two possible choices in Section 3.2.4:

a) Motivated by the convergence analysis of multipole expansions, a common choice in

tree codes is the ‘Bmax MAC’, which defines a node covering a cluster V as sufficient

if its maximal extend b is related to the distance between the current particle x and the

center-of-charge ˆx by

θ> b sup{|y − ˆx| : y ∈V}

=

d |x − ˆx|

with a predefined and fixed θ. Choosing θ =1already yields a convergent yet inaccurate

scheme, while θ =0implies an exact O(N 2 )-algorithm. A convenient compromise

between accuracy and speed is θ ∈ (0.4, 0.7).

b) The expression for the error term

( )

¯M p+1

|ε τ (0) b

(p+1)(x)| ≤D 2τ−1 (p +1)·

(d − b) ·

≤ Δε

2τ d − b

can be used to define a data-dependent MAC with a predefined threshold Δε. A node

is acceptable only if

( )

D2τ−1 (p +1)· ¯M(0) · b p+1 1

p+1+2τ

d ≥ b +

.

Δε

81


4.1 THE WORKFLOW OF THE PARALLEL TREE CODE PEPC

A detailed discussion of geometric and data-dependent criteria with a rigorous analysis can

be found in [95].

Algorithm 4.2 gives an overview of the full traversal routine. For each active particle with

an index between p k to p k+1 of the current chunk k the tasks start the traversal one level

below the root, following the global nodes into their own local tree or ending at a branch

node. If the MAC is not satisfied and if the node’s children are absent, we put this node onto

a request list and mark the current traversal for later processing. The functions FIRSTCHILD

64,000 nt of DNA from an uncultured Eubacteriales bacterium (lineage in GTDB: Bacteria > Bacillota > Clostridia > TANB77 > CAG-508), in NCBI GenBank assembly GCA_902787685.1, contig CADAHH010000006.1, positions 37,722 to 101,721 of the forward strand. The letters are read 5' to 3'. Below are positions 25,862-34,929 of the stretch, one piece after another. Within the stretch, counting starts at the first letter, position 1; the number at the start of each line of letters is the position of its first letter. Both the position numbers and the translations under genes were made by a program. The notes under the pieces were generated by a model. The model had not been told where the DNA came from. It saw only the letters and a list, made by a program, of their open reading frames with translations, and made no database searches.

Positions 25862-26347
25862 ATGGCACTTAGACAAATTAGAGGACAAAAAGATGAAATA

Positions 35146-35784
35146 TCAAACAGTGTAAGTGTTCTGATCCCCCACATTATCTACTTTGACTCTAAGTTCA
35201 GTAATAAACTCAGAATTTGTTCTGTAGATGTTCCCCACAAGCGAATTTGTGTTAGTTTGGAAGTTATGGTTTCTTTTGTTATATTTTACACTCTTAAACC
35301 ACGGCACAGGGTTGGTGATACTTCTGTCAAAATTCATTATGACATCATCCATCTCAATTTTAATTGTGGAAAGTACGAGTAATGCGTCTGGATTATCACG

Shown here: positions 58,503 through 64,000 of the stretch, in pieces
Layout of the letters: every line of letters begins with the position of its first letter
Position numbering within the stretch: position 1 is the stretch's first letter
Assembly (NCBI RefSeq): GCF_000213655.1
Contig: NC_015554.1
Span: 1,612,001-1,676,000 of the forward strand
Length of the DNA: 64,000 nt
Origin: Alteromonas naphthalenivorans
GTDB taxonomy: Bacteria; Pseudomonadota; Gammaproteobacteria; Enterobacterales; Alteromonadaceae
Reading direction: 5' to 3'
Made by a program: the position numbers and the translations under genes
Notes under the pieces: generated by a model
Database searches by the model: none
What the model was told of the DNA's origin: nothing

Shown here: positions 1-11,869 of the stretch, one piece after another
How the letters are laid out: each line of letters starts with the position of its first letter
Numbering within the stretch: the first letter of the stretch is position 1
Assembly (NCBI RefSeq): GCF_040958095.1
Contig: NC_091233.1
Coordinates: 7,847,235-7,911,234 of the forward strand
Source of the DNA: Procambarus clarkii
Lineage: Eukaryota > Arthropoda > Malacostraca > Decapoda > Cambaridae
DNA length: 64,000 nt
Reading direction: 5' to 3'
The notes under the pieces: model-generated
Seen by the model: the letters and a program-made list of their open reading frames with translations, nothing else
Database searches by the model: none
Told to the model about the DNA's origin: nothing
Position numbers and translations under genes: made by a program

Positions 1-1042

and NEXTNODE use the next-attribute, which is part of each node’s hash entry. If the MAC

is satisfied for one pair of particle and node we sum up the contribution of the node directly

using the routine CONTRIBUTION. Since our tree code uses expansions up to order two, i.e.

quadrupole order, we compute with Definition 3.2.1

φ (β) (x) = (−1)|β|

β!

M (β) · D β G σ (z) ∣ ∣

z=x−ˆx

,

for β ∈{(0, 0, 0), (1, 0, 0),...,(0, 0, 2)}. Here, the precomputed and shifted multipole moments

M (β) of Section 4.1.2 become crucial. They can be directly obtained from the tree

structure without further calculations, while the derivative of G σ (z) requires the active particle

x and the current center-of-charge ˆx. The latter value is again extracted out of the tree

structure.

At the end of the first part, each task can provide request lists and parts of the locally essential

tree for every active particle. In the following step, we exchange the request lists and initiate

non-blocking send and receive operations, before every task can deal with incoming requests

and returning child information. The returning data is sorted into the local tree structure for